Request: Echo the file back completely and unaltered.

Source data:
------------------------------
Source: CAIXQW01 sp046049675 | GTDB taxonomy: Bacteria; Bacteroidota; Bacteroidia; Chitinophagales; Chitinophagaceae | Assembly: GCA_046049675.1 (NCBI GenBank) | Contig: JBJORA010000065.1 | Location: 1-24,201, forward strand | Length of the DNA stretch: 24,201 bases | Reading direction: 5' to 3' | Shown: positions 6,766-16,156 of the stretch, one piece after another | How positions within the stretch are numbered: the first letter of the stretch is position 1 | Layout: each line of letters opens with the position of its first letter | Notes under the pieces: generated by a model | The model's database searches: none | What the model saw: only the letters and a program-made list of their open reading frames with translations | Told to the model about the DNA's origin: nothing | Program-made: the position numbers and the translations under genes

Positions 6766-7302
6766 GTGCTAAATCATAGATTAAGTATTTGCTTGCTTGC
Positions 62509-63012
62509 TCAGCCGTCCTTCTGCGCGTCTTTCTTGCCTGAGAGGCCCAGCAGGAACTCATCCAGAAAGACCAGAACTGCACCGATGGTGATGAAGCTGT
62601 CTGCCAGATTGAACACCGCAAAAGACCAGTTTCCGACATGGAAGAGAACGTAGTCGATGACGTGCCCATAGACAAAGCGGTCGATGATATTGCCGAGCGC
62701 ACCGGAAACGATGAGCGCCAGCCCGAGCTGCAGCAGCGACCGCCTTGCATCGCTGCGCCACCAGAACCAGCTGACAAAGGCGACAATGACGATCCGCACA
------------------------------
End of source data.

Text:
Source: CAIXQW01 sp046049675 | GTDB taxonomy: Bacteria; Bacteroidota; Bacteroidia; Chitinophagales; Chitinophagaceae | Assembly: GCA_046049675.1 (NCBI GenBank) | Contig: JBJORA010000065.1 | Location: 1-24,201, forward strand | Length of the DNA stretch: 24,201 bases | Reading direction: 5' to 3' | Shown: positions 6,766-16,156 of the stretch, one piece after another | How positions within the stretch are numbered: the first letter of the stretch is position 1 | Layout: each line of letters opens with the position of its first letter | Notes under the pieces: generated by a model | The model's database searches: none | What the model saw: only the letters and a program-made list of their open reading frames with translations | Told to the model about the DNA's origin: nothing | Program-made: the position numbers and the translations under genes

Positions 6766-7302
6766 GTGCTAAATCATAGATTAAGTATTTGCTTGCTTGC
Positions 62509-63012
62509 TCAGCCGTCCTTCTGCGCGTCTTTCTTGCCTGAGAGGCCCAGCAGGAACTCATCCAGAAAGACCAGAACTGCACCGATGGTGATGAAGCTGT
62601 CTGCCAGATTGAACACCGCAAAAGACCAGTTTCCGACATGGAAGAGAACGTAGTCGATGACGTGCCCATAGACAAAGCGGTCGATGATATTGCCGAGCGC
62701 ACCGGAAACGATGAGCGCCAGCCCGAGCTGCAGCAGCGACCGCCTTGCATCGCTGCGCCACCAGAACCAGCTGACAAAGGCGACAATGACGATCCGCACA